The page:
In this example, the half hour of foregone output necessary for my student to mow the lawn is $10 of goods and services, as valued by others' willingness to pay. But the hour's worth of forgone output for her brother is only $8, also as valued by others' willingness to pay. The counterintuitive result is that even though her brother is absolutely worse at mowing the lawn (and at other things as well), he is comparatively better. In this case it is because while he is half as good at mowing the lawn, he is only 40 percent as good at what is being given up, so he actually gives up less to mow the lawn.

The implication is that it makes sense for her brother to mow the lawn despite his absolute disadvantage. This is where the conflict with absolute-advantage ("only the best win") logic comes to a peak.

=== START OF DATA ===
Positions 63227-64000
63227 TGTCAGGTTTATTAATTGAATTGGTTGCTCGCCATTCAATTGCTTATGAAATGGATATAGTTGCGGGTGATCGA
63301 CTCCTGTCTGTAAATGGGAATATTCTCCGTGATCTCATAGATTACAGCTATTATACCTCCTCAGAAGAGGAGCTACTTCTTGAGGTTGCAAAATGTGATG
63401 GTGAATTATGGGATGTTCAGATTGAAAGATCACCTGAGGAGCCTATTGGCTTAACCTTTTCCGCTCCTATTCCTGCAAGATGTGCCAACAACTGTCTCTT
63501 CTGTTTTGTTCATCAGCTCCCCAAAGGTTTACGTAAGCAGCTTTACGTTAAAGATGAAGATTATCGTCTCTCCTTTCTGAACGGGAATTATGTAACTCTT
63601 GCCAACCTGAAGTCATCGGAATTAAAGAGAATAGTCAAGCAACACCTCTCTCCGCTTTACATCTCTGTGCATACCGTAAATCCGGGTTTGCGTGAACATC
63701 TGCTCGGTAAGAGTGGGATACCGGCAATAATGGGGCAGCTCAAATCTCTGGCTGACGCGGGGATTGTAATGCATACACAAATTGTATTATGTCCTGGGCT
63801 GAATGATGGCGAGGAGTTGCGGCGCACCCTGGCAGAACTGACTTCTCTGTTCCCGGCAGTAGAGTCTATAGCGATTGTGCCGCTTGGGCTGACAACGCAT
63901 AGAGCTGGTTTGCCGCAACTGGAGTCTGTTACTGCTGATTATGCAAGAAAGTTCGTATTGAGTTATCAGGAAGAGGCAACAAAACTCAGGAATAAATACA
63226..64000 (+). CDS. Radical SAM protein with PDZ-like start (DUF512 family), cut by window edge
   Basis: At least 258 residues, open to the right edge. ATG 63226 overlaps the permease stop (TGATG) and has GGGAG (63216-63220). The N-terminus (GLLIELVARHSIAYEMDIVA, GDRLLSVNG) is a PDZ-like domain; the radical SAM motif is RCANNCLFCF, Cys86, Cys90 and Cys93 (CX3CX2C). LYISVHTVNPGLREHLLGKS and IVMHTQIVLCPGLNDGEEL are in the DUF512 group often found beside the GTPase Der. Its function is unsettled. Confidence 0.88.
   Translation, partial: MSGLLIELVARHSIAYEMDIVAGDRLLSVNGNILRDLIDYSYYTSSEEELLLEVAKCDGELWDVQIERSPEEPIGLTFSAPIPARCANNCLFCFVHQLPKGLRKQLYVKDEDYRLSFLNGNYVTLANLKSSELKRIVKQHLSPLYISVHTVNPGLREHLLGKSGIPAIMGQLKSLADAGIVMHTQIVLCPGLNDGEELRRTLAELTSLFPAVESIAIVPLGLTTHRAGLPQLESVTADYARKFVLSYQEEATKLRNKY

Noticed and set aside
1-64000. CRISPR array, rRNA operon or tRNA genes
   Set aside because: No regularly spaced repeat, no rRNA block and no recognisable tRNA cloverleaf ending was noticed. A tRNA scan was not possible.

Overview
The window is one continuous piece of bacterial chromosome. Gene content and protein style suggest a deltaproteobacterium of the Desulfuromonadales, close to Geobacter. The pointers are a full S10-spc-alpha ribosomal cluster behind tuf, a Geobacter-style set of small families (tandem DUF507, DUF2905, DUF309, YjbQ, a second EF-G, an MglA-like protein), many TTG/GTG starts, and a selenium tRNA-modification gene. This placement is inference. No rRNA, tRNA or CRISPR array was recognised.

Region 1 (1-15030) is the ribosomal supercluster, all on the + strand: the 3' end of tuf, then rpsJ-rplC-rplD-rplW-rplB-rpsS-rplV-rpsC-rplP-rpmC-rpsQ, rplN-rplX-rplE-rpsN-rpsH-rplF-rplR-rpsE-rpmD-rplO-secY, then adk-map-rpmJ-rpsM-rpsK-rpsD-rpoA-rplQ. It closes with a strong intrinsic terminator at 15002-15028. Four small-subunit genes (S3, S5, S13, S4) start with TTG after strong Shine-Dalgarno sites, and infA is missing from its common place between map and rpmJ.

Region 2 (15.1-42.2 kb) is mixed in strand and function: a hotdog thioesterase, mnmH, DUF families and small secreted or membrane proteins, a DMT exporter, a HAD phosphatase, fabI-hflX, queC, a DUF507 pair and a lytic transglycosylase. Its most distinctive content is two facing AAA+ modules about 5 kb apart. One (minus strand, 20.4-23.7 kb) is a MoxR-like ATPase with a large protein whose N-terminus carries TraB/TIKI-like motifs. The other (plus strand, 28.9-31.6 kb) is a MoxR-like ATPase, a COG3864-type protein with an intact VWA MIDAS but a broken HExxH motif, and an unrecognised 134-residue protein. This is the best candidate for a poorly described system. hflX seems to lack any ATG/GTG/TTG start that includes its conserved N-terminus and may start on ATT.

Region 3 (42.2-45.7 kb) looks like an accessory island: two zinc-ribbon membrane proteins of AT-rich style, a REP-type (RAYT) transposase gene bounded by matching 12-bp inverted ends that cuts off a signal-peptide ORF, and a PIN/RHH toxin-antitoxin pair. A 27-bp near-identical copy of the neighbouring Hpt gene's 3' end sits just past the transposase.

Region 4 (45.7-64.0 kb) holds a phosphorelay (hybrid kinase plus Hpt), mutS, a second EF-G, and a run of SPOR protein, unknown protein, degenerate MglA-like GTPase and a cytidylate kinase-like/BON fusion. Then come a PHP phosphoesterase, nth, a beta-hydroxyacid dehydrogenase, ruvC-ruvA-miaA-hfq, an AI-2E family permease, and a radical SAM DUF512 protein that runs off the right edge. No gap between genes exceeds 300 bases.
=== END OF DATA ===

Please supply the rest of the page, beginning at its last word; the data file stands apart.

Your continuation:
How do we counter it? We demonstrate how both parties could be better off by having the person with each comparative advantage specializing in it, and exchanging with one another at mutually acceptable terms, regardless of absolute advantages. It is not win-lose but win-win.

One simple way is to start by assuming it is my student's responsibility to mow the lawn, and then show how it is in both of their interests to arrange a trade of services. In this case, my student would be willing to pay anything less than $10 to save her the $10 opportunity cost of mowing the lawn. Her brother would be willing to accept anything more than $8, because it would more than cover his opportunity cost. Say they propose to exchange services for $9. Both would say yes, and both end up better off. And because they would voluntarily agree, no third party need involve itself — their self-interests lead to the mutually beneficial result.